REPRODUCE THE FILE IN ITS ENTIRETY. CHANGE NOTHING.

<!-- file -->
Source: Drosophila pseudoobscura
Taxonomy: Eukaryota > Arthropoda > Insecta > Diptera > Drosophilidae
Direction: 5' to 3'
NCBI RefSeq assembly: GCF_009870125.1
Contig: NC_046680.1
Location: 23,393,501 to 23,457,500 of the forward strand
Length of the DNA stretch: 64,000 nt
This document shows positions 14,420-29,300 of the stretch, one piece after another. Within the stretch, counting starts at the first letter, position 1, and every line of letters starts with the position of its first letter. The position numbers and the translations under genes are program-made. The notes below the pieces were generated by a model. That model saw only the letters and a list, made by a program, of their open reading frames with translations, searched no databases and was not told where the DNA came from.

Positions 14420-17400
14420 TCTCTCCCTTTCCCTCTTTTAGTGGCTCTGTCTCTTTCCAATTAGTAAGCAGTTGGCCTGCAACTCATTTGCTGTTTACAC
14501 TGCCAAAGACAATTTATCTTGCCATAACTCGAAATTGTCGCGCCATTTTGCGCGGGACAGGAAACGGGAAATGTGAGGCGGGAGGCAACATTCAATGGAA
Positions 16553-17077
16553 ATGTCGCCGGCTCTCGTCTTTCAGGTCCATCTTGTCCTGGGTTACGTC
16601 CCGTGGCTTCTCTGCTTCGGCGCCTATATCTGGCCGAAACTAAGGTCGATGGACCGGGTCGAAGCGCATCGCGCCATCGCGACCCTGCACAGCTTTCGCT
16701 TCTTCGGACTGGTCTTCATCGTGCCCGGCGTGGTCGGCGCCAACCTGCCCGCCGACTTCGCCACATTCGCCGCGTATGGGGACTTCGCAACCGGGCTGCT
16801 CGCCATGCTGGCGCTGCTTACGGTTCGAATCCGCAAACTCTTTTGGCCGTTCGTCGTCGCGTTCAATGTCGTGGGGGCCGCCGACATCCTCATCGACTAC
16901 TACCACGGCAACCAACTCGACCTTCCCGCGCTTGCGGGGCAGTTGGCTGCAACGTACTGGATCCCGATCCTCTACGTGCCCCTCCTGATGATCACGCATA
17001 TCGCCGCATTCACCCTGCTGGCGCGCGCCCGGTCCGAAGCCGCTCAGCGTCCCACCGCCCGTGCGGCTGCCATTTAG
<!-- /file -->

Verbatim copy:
Source: Drosophila pseudoobscura
Taxonomy: Eukaryota > Arthropoda > Insecta > Diptera > Drosophilidae
Direction: 5' to 3'
NCBI RefSeq assembly: GCF_009870125.1
Contig: NC_046680.1
Location: 23,393,501 to 23,457,500 of the forward strand
Length of the DNA stretch: 64,000 nt
This document shows positions 14,420-29,300 of the stretch, one piece after another. Within the stretch, counting starts at the first letter, position 1, and every line of letters starts with the position of its first letter. The position numbers and the translations under genes are program-made. The notes below the pieces were generated by a model. That model saw only the letters and a list, made by a program, of their open reading frames with translations, searched no databases and was not told where the DNA came from.

Positions 14420-17400
14420 TCTCTCCCTTTCCCTCTTTTAGTGGCTCTGTCTCTTTCCAATTAGTAAGCAGTTGGCCTGCAACTCATTTGCTGTTTACAC
14501 TGCCAAAGACAATTTATCTTGCCATAACTCGAAATTGTCGCGCCATTTTGCGCGGGACAGGAAACGGGAAATGTGAGGCGGGAGGCAACATTCAATGGAA
Positions 16553-17077
16553 ATGTCGCCGGCTCTCGTCTTTCAGGTCCATCTTGTCCTGGGTTACGTC
16601 CCGTGGCTTCTCTGCTTCGGCGCCTATATCTGGCCGAAACTAAGGTCGATGGACCGGGTCGAAGCGCATCGCGCCATCGCGACCCTGCACAGCTTTCGCT
16701 TCTTCGGACTGGTCTTCATCGTGCCCGGCGTGGTCGGCGCCAACCTGCCCGCCGACTTCGCCACATTCGCCGCGTATGGGGACTTCGCAACCGGGCTGCT
16801 CGCCATGCTGGCGCTGCTTACGGTTCGAATCCGCAAACTCTTTTGGCCGTTCGTCGTCGCGTTCAATGTCGTGGGGGCCGCCGACATCCTCATCGACTAC
16901 TACCACGGCAACCAACTCGACCTTCCCGCGCTTGCGGGGCAGTTGGCTGCAACGTACTGGATCCCGATCCTCTACGTGCCCCTCCTGATGATCACGCATA
17001 TCGCCGCATTCACCCTGCTGGCGCGCGCCCGGTCCGAAGCCGCTCAGCGTCCCACCGCCCGTGCGGCTGCCATTTAG